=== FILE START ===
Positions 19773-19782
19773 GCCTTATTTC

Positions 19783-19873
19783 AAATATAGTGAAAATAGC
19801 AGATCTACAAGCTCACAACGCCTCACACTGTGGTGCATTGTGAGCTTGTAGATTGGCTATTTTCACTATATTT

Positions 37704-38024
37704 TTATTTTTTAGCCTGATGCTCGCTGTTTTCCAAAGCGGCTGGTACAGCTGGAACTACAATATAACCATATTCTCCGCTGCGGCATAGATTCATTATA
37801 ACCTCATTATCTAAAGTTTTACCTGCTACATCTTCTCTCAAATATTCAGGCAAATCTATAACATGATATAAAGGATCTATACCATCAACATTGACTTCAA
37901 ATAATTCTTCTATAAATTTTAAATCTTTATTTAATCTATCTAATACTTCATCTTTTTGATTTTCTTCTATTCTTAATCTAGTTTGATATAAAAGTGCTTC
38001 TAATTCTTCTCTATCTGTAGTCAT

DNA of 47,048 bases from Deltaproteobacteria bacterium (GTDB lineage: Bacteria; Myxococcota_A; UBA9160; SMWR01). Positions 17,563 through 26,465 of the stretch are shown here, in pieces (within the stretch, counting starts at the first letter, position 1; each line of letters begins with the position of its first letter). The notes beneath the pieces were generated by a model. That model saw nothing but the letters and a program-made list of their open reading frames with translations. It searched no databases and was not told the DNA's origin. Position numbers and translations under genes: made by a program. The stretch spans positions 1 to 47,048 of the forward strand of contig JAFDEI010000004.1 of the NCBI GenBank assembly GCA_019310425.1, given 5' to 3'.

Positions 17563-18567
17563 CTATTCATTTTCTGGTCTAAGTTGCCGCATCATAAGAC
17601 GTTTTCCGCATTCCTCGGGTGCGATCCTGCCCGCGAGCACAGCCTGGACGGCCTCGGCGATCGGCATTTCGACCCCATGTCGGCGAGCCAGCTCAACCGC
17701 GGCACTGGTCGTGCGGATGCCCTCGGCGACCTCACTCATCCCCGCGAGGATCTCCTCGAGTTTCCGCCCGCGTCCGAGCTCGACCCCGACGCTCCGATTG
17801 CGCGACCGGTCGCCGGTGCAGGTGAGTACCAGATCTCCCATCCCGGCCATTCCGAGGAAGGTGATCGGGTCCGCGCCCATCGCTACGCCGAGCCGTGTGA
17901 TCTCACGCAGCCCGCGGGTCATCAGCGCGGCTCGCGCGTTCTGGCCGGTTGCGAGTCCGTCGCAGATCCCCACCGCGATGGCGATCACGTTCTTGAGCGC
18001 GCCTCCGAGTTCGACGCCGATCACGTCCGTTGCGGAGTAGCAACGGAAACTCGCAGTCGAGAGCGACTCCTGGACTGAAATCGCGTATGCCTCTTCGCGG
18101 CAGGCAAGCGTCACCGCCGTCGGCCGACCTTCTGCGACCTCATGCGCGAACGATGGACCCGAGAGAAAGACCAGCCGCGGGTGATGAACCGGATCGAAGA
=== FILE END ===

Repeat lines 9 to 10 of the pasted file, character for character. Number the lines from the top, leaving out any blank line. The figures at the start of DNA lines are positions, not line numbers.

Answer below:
37901 ATAATTCTTCTATAAATTTTAAATCTTTATTTAATCTATCTAATACTTCATCTTTTTGATTTTCTTCTATTCTTAATCTAGTTTGATATAAAAGTGCTTC
38001 TAATTCTTCTCTATCTGTAGTCAT